"Democracy's Impact on Warmaking in Ancient Athens and Today"
When: Wednesday, December 3, 2014, 5:30pm
Where: RI Hall, Room 108
Description: Lecture by David Pritchard (The University of Queensland)
This paper considers how democracy impacted on warmaking in ancient Greece’s largest and most populous state. Athens developed democracy to a far higher level than any other state before the modern period. It was the leading cultural innovator of its age. Less well known is its military record. Athens transformed war and became one of the ancient world’s greatest powers. The timing of this military revolution is striking: it followed directly the popular uprising of 508 and coincided with the flowering of Athenian culture, which was largely brought about by democracy. This suggests that it was democracy which caused this military success. Ancient writers may have thought as much but the tradition assumptions of ancient historians and political scientists have meant that democracy’s impact on warmaking has not been studied. Democracy impacted on Athenian warmaking in two general but quite different ways. The competition of elite performers in front of non-elite adjudicators created a pro-war culture. This encouraged the Athenians to join the armed forces in ever-increasing numbers and to vote regularly for war. But this was offset by the democracy’s rigorous debating of war. This reduced this militarism’s risks and encouraged military reforms. It also helped to develop the initiative of the city’s generals, hoplites and sailors. Today there is a pressing need to understand better how democracy affects war. The number of democracies is certainly rising in new regions of the world. But these regions are still plagued by wars, territorial disputes and arms races. They continue to experience wars or threats of war. Increasingly these conflicts will involve democracies. Currently there is no satisfactory explanation of the behaviour of democracies in such conflicts. Consequently we will struggle to prevent them or even to predict how they will progress. Political Science has long used democratic Athens as a source of new hypotheses. Thus classical Athens serves as a historical study which is rich in new lines of enquiry into the wars of today’s democracies.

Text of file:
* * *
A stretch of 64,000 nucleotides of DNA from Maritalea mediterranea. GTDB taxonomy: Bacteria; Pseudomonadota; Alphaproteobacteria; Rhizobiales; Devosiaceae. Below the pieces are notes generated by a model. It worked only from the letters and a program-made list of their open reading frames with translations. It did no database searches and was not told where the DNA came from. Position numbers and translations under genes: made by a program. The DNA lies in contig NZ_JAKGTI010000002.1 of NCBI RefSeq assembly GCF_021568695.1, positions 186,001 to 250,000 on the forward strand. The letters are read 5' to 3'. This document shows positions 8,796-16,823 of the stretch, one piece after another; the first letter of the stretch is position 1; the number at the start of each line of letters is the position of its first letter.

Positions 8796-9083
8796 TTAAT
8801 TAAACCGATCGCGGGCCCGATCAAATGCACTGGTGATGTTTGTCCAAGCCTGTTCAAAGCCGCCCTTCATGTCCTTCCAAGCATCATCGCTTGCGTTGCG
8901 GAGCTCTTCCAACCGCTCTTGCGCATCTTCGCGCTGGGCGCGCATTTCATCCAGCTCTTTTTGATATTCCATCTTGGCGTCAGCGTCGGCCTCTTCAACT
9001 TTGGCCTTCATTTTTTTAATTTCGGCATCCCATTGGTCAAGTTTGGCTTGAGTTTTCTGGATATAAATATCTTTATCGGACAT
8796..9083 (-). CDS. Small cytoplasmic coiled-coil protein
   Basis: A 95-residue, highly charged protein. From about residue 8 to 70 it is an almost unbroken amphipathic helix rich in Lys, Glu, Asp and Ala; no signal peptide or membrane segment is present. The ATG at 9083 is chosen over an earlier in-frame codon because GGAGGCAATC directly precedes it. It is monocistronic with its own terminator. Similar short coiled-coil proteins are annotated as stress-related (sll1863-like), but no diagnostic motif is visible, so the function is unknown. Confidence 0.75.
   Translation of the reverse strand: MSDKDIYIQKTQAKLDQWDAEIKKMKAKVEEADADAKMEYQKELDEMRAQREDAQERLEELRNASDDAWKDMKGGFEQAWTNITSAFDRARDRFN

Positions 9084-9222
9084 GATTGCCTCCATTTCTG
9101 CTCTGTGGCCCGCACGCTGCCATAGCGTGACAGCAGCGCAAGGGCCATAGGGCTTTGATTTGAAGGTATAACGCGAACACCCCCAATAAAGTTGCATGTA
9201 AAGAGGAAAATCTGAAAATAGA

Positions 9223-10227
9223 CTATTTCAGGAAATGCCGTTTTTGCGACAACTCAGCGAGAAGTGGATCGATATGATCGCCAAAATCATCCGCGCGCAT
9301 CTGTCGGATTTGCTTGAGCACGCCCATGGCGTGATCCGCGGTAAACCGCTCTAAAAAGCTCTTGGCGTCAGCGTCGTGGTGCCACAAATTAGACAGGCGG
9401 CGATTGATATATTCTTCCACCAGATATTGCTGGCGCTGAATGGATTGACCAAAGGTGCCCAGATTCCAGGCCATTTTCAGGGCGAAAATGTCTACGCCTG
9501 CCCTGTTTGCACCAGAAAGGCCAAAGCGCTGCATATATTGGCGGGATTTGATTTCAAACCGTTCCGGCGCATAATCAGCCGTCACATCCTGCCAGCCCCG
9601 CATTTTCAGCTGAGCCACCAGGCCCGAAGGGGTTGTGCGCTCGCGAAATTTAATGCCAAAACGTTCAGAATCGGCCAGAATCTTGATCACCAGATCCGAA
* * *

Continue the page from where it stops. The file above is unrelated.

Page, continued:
67th Annual Latin Carol Celebration
When: Monday, December 8, 2014, 8:00pm
Where: The First Baptist Meeting House in America, 75 North Main Street, Providence, RI 02903
Description: Featuring seasonal readings by members of the Department of Classics. Musical prelude and accompaniment by University Organist Mark Steinbach, plus the Chattertocks' rendition of The Twelve Days of Christmas and special arrangement by the Brown Madrigal Singers. Admission is free; all are welcome.
Brown Seminar on Cultures & Religions of the Ancient Mediterranean
When: Tuesday, December 9, 2014, 12:00pm
Where: RI Hall, Room 008
Description: Matthew Rutz (Egyptology & Assyriology)
Note: Please contact Classics_Department@brown.edu for an advance copy of the paper.
49th Charles Alexander Robinson, Jr. Memorial Lecture (Title TBA)
When: Thursday, January 29, 2015
Description: Lecture by Glenn Most
Lecture by Alain Bresson (Title TBA)
When: Wednesday, February 25, 2015
Description: Lecture by Alain Bresson (University of Chicago)
Lecture by David Levene (Title TBA)
When: Tuesday, March 3, 2015
Description: Lecture by David Levene (New York University)
Lecture by Stephen Harrison (Title TBA)
When: Friday, March 13, 2015
Description: Lecture by Stephen Harrison (University of Oxford)
Lecture by Joseph McDonald (Title TBA)
When: Thursday, April 9, 2015
Where: Providence College
Description: Lecture by Joseph McDonald (Wheaton College) at the New England Ancient History Colloquium
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